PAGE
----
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Rendering of a 53-story tower with cantilevered, glass-bottom pools for residents on the building's upper levels, designed by Michael O’Boyle at Arquitectonica’s LA office. Image courtesy JMF Development Co.

Let’s start with the crazy looking tower with the swimming pools that seem to float in space. It’s not real -- though some variant of it may enter the skyline.

This is a proposed 53-story tower that would be at Fifth and Hill streets in Downtown LA’s Pershing Square.


An interior rendering of the proposed Pershing Square tower. Image courtesy JMF Development Co.

It’s by a developer named Jeffrey Fish and the lead designers are Arquitectonica, the famed Miami-based firm with an LA office.

The designers came up with this Jenga-like tower with terraces and a dozen long, thin acrylic-bottom swimming pools that cantilever out from all sides of the building. In addition to condos, the building would hold a bar and restaurants, and potentially a hotel.

Fish says he was inspired by midcentury California architecture, with its climate-inspired indoor-outdoor lifestyle -- and that is what makes the image intriguing. It offers an answer to the question: as LA goes highrise, how does it do it in a way that is in tune with LA’s lifestyle and architectural heritage?

But is it going to be built?

Spokespeople for the developer say the rendering is a conceptual design that still needs to go through an environmental review process and get the LA City Council’s approval. There’s no financing in place yet. If approved, the conceptual design will have to be transformed by the architects into a buildable project. The start date is pegged for 2020.


A rendering of The Grand. Image courtesy Gehry Partners/Related Cos.

Meanwhile a more important downtown project -- that has been conceptual for quite a while -- is becoming a reality.

Today marks the start of construction of The Grand, the long-awaited retail and residential development, designed by Frank Gehry, to be built on Parcel Q, the block connecting Grand Avenue to Olive.

This project has been in gestation for around 14 years and at one point changed designers. It is being developed by Related Co. and consists of two towers -- one residential, one hotel -- and lots of dining and shops around a central public plaza over five levels of parking. The Grand Avenue entrance to the development is opposite the Walt Disney Concert Hall.

This means a Gehry-designed building will face a Gehry-designed project.


A rendering of The Grand. Image courtesy Gehry Partners/Related Cos.

How did the design team (Gehry and lead designer Tensho Takemori) handle that?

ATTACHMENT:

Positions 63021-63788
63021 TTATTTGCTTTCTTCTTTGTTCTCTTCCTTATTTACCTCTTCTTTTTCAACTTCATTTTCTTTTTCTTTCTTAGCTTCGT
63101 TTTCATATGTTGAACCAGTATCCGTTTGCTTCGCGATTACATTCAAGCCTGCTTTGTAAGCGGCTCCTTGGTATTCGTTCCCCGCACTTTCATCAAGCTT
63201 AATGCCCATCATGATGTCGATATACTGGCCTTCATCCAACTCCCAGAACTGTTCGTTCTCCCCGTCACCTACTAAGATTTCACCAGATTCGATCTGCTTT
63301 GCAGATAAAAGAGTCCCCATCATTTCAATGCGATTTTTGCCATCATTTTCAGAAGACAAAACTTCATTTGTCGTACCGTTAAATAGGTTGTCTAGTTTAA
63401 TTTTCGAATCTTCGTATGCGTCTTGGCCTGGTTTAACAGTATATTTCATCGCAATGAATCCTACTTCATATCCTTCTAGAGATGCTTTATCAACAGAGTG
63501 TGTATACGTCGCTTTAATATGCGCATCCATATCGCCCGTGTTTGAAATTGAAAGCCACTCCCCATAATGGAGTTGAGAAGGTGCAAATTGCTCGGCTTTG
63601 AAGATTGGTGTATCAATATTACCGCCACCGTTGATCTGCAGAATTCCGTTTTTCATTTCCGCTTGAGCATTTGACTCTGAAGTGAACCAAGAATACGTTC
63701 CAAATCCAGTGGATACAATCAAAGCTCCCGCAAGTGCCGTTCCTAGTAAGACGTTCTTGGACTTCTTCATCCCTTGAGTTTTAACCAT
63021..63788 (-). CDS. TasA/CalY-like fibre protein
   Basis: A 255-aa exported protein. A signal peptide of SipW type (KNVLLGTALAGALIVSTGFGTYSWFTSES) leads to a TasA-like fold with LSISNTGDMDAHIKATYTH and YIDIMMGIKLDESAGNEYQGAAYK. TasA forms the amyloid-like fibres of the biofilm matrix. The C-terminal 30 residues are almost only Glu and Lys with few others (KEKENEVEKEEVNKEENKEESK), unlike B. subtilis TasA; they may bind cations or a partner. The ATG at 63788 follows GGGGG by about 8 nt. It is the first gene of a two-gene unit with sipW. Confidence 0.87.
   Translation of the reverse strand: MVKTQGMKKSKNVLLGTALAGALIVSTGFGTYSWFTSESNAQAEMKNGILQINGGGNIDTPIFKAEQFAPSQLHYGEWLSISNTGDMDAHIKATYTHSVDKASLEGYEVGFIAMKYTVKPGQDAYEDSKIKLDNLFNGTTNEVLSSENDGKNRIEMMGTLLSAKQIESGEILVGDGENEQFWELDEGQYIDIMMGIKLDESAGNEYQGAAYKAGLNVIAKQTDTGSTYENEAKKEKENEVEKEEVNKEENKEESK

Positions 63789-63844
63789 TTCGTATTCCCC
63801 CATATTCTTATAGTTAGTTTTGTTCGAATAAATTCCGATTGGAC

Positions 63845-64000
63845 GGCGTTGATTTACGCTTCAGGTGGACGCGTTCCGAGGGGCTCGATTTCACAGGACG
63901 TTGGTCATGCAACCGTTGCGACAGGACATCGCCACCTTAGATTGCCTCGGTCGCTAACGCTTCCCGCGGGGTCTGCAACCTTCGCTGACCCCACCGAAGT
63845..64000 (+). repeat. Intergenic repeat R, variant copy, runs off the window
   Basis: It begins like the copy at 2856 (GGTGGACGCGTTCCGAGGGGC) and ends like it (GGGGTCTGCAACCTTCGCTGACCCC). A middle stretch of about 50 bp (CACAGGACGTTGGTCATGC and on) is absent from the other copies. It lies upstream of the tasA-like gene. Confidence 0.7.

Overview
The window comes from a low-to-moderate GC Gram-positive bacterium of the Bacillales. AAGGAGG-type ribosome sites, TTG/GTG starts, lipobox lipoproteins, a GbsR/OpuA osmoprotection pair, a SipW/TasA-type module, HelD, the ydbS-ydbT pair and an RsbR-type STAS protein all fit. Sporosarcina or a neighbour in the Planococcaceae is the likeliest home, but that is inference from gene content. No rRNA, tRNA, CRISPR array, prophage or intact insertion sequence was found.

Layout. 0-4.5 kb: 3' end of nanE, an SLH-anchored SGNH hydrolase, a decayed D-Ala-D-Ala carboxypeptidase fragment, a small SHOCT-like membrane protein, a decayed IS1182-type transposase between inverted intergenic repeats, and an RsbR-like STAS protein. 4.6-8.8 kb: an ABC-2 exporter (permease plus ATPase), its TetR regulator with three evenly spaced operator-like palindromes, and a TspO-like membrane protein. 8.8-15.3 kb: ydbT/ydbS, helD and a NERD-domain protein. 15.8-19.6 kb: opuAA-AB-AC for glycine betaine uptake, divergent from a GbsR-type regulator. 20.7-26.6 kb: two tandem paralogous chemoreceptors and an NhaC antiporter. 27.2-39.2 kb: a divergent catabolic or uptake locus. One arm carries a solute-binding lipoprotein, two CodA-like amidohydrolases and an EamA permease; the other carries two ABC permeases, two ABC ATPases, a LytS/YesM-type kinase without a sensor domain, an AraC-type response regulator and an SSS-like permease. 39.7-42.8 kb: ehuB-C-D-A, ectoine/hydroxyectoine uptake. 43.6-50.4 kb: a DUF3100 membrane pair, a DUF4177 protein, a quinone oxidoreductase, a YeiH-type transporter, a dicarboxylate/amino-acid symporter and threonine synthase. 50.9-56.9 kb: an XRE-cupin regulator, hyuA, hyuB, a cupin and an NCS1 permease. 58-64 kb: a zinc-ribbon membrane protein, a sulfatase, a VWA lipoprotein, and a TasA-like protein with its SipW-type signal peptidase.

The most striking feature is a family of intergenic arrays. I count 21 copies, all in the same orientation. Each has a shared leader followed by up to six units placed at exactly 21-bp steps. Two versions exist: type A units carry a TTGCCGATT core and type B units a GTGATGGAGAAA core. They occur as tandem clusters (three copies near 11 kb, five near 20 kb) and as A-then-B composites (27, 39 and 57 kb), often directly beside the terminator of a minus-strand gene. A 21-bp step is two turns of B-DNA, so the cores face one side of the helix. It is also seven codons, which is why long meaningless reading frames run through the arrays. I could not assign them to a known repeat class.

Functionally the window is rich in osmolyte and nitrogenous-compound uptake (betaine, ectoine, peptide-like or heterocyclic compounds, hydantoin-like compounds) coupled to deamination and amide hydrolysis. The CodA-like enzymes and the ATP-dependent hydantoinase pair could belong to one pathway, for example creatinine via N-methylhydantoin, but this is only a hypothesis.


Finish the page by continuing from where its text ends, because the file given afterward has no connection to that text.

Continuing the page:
“When you're designing a cultural building that represents and that has to have a representation in the community that is different than a commercial building. So there's two different kinds of architecture play here,” Gehry tells DnA.

These differences are partly to do with costs and partly to do with the building type.

A cultural building, he means, plays a different role in the urban fabric than shops or an apartment building. A concert hall is meant to have a distinct civic presence.

So the styles are quite different. The Grand consists of rectilinear blocks stacked into towers that step back in the way New York towers used to do.

The towers will be built of prefab concrete, and there will be glass and some metal features. But they will be far less flamboyant than the concert hall.

The main attraction, says Gehry, will be all the new eateries. He and others believe these are key to make Grand Avenue more of a destination.

And there’s an emphasis on the outdoor space -- lots of terraces, trellises and plants, says Gehry, that’ll have views onto the concert hall.

And there’s an emphasis on the outdoor space -- lots of terraces, trellises and plants, says Gehry, that’ll have views onto the concert hall.

“We spent a lot of time on the ground levels and the people places and how you approach it and how you come into it. . . A lot of emphasis has been placed on looking at Disney Hall from from the restaurants and things facing across the street.”


A rendering of The Grand. Image courtesy Gehry Partners/Related Cos.

The project does have critics, who’ve argued that this is essentially a mall and that more organic, piecemeal kind of development would have been better.

But this is the commercial portion of a public-private partnership with the Los Angeles Grand Avenue Authority to revitalize and re-develop government-owned parcels on Bunker Hill, and Related won the deal to develop the parcel back in 2004.

That was back when the Walt Disney Concert Hall had just opened but Grand Avenue was still deeply underutilized -- and powerbrokers like Authority chair Eli Broad were figuring out how to attract people to the top of Bunker Hill . Connecting Grand to downtown to the east -- from Grand Central Market and on through Little Tokyo to the Arts District -- was a big challenge.

For Gehry, there are echoes of his early career when he designed shopping malls for his employer Victor Gruen and then in his own fledgling firm. For this reason, he says, “I don't shirk from getting involved with that kind of lesser evil or something. . . You know the need up there is for a lot of food and beverage and a lot of activity, a lot of community activity, public space.”

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